Search Results: "Anita Liberty"


BOOK REVIEW

FICTION
Released: July 1, 2008

"Whether teens will find her particular brand of bitter commentary wickedly funny or profoundly annoying depends largely on taste, but this is an undeniably authentic and original tale of adolescence. (Fiction. YA)"
In this first offering for young adults by performance artist Liberty, a pastiche of formats is employed to create the cynical fictional memoir of a supremely angst-ridden teen during her final two years of high school in New York City. Read full book review >

BOOK REVIEW

LIBERTY by Kirby Larson
CHILDREN'S
Released: Oct. 11, 2016

"Practically perfect. (Historical fiction. 8-12)"
A white boy's love for a dog crosses social divisions in this World War II story. Read full book review >

BOOK REVIEW

LIBERTY! by Thomas Fleming
NON-FICTION
Released: Nov. 1, 1997

"Lacking in analytical depth, but packed with narrative insight into personalities and often delicious minutiae. (300 color illustrations) (Book-of-the-Month Club main selection; History Book Club selection)"
Bestselling historian and novelist Fleming (Remember the Morning, p. 1049) offers a solid popular history of America's era of unrest, revolution, and constitutional government (176389) in this lavishly illustrated companion volume to a three-part PBS series airing in November. Read full book review >

BOOK REVIEW

LIBERTY by Andrea Portes
MYSTERY THRILLER
Released: June 6, 2017

"A fun—and even funnier—thriller. (Thriller. 14-adult)"
If your journalist parents are dead—or "probably dead"—why not become a spy and an assassin? Read full book review >

BOOK REVIEW

LIBERTY by Stephen Coonts
MYSTERY THRILLER
Released: Feb. 4, 2003

"Plodding, simple-minded post-9/11 thriller that rarely thrills."
In this latest us-against-them from Coonts (America, 2001, etc.), terrorists are once again trying to smuggle nuclear weapons into the US. Read full book review >

BOOK REVIEW

MARRYING ANITA by Anita Jain
BIOGRAPHY & MEMOIR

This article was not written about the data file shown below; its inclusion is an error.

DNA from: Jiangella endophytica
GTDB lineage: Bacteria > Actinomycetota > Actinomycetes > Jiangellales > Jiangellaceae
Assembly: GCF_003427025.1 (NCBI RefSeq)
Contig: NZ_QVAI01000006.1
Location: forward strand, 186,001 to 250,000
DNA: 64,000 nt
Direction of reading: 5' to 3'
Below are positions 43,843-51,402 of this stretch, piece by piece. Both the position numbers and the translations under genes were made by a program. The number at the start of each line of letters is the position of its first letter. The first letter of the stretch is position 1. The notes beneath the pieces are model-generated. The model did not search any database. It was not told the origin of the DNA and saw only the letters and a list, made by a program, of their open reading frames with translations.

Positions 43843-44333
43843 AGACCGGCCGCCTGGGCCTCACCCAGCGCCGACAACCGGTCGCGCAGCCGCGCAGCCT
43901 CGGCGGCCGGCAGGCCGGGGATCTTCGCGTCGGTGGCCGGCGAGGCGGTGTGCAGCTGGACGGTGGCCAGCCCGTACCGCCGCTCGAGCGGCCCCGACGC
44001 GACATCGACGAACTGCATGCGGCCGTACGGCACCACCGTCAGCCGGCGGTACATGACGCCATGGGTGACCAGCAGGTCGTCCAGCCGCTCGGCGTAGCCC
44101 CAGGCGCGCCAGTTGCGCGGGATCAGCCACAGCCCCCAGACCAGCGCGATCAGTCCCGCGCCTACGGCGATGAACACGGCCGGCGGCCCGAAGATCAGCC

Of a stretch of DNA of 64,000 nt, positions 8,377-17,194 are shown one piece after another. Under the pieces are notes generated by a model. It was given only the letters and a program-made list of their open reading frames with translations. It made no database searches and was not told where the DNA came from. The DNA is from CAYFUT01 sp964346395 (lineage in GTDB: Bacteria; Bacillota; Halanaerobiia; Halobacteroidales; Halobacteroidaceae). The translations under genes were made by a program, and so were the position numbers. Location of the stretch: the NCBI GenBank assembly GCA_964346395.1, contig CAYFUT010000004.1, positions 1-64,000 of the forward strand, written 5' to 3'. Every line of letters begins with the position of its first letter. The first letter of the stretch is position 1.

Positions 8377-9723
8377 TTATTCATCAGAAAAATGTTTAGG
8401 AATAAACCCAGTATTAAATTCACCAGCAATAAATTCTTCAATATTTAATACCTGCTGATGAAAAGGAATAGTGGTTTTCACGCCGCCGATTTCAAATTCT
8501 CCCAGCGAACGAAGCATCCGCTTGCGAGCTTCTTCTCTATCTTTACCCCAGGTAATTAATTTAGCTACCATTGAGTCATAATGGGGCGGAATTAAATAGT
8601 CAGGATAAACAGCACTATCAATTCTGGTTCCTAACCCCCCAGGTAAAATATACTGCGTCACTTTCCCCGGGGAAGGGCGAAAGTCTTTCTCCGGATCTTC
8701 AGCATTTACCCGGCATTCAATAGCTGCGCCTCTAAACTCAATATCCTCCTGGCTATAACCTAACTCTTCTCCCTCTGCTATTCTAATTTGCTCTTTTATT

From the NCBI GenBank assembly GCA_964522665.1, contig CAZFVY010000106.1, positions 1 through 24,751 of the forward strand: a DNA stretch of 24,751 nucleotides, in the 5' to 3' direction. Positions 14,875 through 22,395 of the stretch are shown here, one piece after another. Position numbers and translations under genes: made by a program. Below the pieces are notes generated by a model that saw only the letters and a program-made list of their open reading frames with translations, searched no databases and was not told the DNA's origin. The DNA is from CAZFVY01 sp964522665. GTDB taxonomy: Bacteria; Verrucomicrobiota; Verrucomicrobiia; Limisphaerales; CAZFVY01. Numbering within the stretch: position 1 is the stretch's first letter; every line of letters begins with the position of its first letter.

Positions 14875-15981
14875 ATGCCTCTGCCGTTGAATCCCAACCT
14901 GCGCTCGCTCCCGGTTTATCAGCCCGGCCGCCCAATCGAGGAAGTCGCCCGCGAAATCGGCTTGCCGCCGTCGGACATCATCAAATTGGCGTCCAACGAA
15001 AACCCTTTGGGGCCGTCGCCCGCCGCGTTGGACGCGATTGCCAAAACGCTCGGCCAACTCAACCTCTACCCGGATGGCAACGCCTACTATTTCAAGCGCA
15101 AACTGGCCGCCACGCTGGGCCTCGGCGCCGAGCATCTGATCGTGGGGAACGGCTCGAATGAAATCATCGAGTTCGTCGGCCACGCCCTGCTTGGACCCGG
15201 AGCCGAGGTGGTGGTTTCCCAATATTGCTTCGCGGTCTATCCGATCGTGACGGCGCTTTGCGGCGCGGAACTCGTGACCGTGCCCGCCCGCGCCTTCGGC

Released: Aug. 4, 2008

"A sparkling, enjoyable look at how globalization affects love."
Single Indian-American female, 33, seeks worldly yet marriage-minded man abroad and finds a complex blend of perspectives on relationships. Read full book review >

BOOK REVIEW

LIBERTY! by Allan Drummond
CHILDREN'S
Released: April 3, 2002

"An author's note introduces the story, separating the facts of the day from those details he imagined and giving more historical information about Lady Liberty. (Picture book. 4-10)"
On the day of its unveiling, the flag covering the Statue of Liberty's face was mistakenly lowered too soon; Drummond imagines how it happened. Read full book review >

BOOK REVIEW

LIBERTY by Lynn Curlee
CHILDREN'S
Released: May 1, 2000

"While the text is occasionally pompous, and perhaps not as much fun as the Betsy and Guilio Maestro book on the same subject, Liberty is an engaging and useful resource for the classroom and library. (specifications, timeline, bibliography) (Picture book/nonfiction. 8-12)"
This is a comprehensive, fact-filled, and stunningly illustrated history of the Statue of Liberty. Read full book review >

BOOK REVIEW

LIBERTY by Garrison Keillor
FICTION & LITERATURE
Released: Sept. 16, 2008

"'Living in Lake Wobegon was like being stuck in a bad marriage,' thinks Clint, leaving the rest of the novel to resolve whether the Bunsens' marriage is worse than most."
One of the funnier Lake Wobegon novels might be the saddest as well. Read full book review >

BOOK REVIEW

NON-FICTION
Released: May 1, 2007

"The narrative round-robin can be chaotic. Still, an attractive book for those with an interest in women's history of the period."
A fascinating, if disjointed, hagiography of six women often overlooked by the history books despite their behind-the-scenes involvement in the cultural affairs and politics of Revolutionary France. Read full book review >

BOOK REVIEW

ANITA AND ME by Meera Syal
FICTION & LITERATURE
Released: April 1, 1997

"Far from just another coming-of-age saga, Syal's impressive debut offers a charming yet troubling evocation of recent times."
Nine-year-old Meena Kumar's cheeky narrative of her life as the only Punjabi girl in a small English village unfolds through wonderfully evocative description. Read full book review >